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6 Reasons Why Grass Lawns Suck

Clover lawn - Though the problems of the world are increasingly complex, the solutions remain embarrassingly simple.

Grass lawns are another one of those things we just take for granted. Everyone has them, so why should we do differently? Turns out, there’s very few reasons to use grass as a lawn.

Grasses are great at feeding grazing animals. This was their primary cultivated use throughout history. Afterwards, they became more of an ornamental feature in 16th century gardens because of their uniformity – bitches loved uniformity in the 16th century. Fast forward to today and we haven’t changed anything. Don’t get me wrong, there’s nothing wrong with an ornamental lawn; but at least choose a plant that’ll serve its purpose well. Unless you keep grazing animals beside your pool, your lawn is almost completely useless and in some cases harmful.

So without further ado, here are 6 reasons why grass lawns suck and a great alternative that actually makes sense.

1. They Need Constant Trimming

If you want a lawn that remains a short length, why on earth would you continue to use a plant that grows several feet high. This makes no sense. You need to cut it every week or so using a lawn mower. This is laborious and contributes to noise and air pollution.

At Valhalla, we use white clover as our all purpose lawn plant. It stays under a foot so we never have to cut it.

Tall Grass vs. Short Clover
At Valhalla, we opted for white clover.On the right is X laying out a path with bricks near some clover patches. We didn’t even need to cut it! 

2. It Destroys Your Soil

Grass Cuttings in Wheel Barrow
Why are we throwing these heaps of great organic matter away?!

Grass in itself doesn’t deplete your soil, but the way we treat it does. It’s a pretty intensive plant and as such requires a lot of soil nutrients and water. At the end of its life cycle it’s supposed to fall back to the ground and eventually degrade back into the soil, serving its purpose and keeping the soil rich. Unfortunately, we end up cutting the grass and throwing it away along with all the nutrients it took from the ground.

Clover not only doesn’t deplete your soil, since you don’t throw it away, it enriches it by turning nitrogen in the air into a usable form for plants in the earth. Nitrogen is one of those soil nutrients that help grow big and healthy plants. So merely by growing clover you can fertilize your lawn.

Which brings me to my next point:

3. Grass Lawns Usually Need Fertilizing

Most people need to fertilize their lawns to keep it looking healthy. Many use synthetic fertilizers that cost more money, kill your soil’s microbial life, and pollute water. ‘Nuff said.

4. They Also Require Frequent Watering

Grass requires a lot of watering to stay healthy. This once again adds to the labour required for upkeep.

Clover, on the other hand, has deeper tap roots that can access more water and is therefore more drought tolerant. It’ll stay green during a hot dry summer long after your grass has turned a dusty yellow. It’ll also survive further into the winter than grass. Also, unlike short grass, a clover lawn will provide a nice canopy for surface water so it won’t evaporate as fast.

5. Grass Doesn’t Get Along With Other Plants

Grass grows very tightly together which is why it’s great for high foot traffic or playing fields. It also spreads fast and well. So if you need a soccer field, this is your choice. But that’s not what we’re talking about when we think of a lawn. A lawn doesn’t get that much aggressive traffic. In fact, like we’ve established, it’s more of an ornamental feature that’s often paired with a garden. So why would we use grass, a plant that acts like a weed and chokes out and kills other plants we’re trying to grow? It’s a horrible choice for most situations.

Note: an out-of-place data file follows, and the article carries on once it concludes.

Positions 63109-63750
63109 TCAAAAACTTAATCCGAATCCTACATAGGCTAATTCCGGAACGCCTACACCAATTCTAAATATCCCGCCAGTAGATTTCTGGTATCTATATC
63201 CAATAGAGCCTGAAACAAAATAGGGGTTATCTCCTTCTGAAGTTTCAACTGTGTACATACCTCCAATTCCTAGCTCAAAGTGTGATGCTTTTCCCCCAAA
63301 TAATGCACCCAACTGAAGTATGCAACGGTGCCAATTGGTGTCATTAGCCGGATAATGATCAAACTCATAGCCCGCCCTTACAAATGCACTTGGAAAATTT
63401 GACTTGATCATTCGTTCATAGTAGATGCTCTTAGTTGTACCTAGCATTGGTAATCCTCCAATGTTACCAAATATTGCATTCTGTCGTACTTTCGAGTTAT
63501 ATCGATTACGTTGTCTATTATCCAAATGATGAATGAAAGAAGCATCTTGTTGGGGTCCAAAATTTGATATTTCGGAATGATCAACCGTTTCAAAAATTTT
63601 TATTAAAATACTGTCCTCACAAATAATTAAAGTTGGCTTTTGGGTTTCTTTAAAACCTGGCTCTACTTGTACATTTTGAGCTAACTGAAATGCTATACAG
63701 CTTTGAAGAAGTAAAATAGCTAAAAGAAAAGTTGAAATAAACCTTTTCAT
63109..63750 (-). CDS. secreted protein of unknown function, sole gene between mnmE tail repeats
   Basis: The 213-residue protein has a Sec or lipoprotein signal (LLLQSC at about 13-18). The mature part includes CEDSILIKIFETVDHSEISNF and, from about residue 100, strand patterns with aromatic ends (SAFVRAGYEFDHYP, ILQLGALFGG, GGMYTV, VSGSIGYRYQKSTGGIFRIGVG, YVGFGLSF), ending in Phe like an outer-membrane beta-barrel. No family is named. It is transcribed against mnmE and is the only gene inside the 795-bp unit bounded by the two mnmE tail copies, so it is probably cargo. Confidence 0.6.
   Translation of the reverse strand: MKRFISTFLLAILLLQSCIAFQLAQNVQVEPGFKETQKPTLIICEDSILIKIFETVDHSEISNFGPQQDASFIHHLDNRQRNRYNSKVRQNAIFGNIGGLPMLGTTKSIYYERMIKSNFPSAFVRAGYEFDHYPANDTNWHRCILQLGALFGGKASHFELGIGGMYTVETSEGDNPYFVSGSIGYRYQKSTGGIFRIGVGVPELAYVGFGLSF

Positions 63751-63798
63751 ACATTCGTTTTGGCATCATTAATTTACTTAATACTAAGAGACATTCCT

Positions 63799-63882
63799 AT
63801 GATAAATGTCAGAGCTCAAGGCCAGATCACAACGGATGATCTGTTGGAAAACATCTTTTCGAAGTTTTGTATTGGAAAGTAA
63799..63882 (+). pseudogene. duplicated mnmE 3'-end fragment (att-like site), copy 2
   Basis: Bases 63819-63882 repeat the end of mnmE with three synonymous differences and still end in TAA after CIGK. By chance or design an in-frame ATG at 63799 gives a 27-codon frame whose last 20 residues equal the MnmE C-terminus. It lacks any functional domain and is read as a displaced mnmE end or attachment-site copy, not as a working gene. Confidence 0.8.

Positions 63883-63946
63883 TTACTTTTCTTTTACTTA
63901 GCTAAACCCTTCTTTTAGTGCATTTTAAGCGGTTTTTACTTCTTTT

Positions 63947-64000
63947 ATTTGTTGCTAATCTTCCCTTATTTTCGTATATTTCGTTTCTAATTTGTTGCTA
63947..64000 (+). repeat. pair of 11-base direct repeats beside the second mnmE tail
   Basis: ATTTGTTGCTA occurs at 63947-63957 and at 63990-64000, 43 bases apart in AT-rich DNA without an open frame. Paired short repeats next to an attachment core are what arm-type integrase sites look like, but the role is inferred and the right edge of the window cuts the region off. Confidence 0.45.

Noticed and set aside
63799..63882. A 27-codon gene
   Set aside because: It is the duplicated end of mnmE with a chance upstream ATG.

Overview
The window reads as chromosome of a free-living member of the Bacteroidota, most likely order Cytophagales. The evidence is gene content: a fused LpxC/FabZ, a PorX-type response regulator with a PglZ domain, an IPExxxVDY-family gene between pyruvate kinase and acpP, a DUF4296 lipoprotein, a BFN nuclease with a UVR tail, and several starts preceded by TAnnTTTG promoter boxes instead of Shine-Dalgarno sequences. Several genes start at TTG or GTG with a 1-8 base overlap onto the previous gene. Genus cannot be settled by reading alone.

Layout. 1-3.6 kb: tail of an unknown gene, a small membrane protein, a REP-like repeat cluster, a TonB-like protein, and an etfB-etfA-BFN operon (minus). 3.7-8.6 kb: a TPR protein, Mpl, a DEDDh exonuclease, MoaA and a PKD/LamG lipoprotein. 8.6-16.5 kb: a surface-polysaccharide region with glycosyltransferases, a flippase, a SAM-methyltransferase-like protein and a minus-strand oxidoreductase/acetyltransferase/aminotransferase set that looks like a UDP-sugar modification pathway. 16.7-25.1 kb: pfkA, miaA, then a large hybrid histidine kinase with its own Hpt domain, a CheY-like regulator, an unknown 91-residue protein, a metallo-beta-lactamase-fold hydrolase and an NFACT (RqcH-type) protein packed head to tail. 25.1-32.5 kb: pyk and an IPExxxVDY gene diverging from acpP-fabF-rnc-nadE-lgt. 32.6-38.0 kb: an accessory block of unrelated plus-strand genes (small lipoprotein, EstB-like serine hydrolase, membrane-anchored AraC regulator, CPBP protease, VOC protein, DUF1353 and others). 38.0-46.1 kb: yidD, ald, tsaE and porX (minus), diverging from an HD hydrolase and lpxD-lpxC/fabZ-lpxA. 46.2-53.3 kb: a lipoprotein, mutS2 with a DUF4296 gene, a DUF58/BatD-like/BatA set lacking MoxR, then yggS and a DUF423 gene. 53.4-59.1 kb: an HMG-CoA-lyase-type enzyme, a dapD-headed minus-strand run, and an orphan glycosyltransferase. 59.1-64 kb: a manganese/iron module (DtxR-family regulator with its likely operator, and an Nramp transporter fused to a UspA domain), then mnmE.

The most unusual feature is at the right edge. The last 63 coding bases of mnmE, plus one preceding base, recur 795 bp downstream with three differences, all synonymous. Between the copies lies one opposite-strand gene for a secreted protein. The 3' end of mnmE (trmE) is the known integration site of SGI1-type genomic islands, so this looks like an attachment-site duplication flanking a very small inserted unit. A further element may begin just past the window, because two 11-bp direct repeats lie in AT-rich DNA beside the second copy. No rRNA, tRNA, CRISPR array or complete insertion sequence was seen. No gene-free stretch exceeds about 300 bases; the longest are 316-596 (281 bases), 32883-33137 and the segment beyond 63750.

Unlike grass which leads to soil compaction, clover has a root system that actually aerates the ground and allows other plants to grow. Its roots go deeper than most other plants and flowers and so it won’t compete with them for space or nutrients. Clover will actually help your other plants grow due to its nitrogen fixing qualities. In a clover lawn, you can easily dig a hole with your hands, drop a flower in it, and be confident that it’ll grow well.

In most yards there are a few well trafficked paths that clover may not stand up to too well. In this case, I suggest ground oregano. Much like grass, it grows very tightly and stands up to a pounding. However, it doesn’t spread as easily as grass and can therefore be trained into nice fragrant paths that release a faint sent of oregano every time you walk on it. It also feels amazing to walk on. If you find the oregano can’t stand the foot traffic either, just make wood chip or other types of paths. Defining and making paths is something you should be doing anyway. Your entire lawn is not a path and doesn’t get walked on everywhere.

6. Grass Lawns Are Ugly

Plain grass lawn
Not particularly interesting, if you ask me.

This may be a matter of personal taste, but a bland uniform lawn that looks the same as 99% of your neighbours’ isn’t particularly attractive. It also discourages plant diversity and gardens. Where are the accent colours? Where’s the personality?

Once again clover reigns supreme in its ability to encourage an awesome and unique looking lawn tapestry. It has a deep green colour, darker than most grass and puts out a decent looking white or red flower spotted throughout its even growth. These flowers also attract bees which adds to the personality of your yard and helps pollination. You can easily plant other flowers and plant life to create your own yard masterpiece which requires little effort to make and maintain.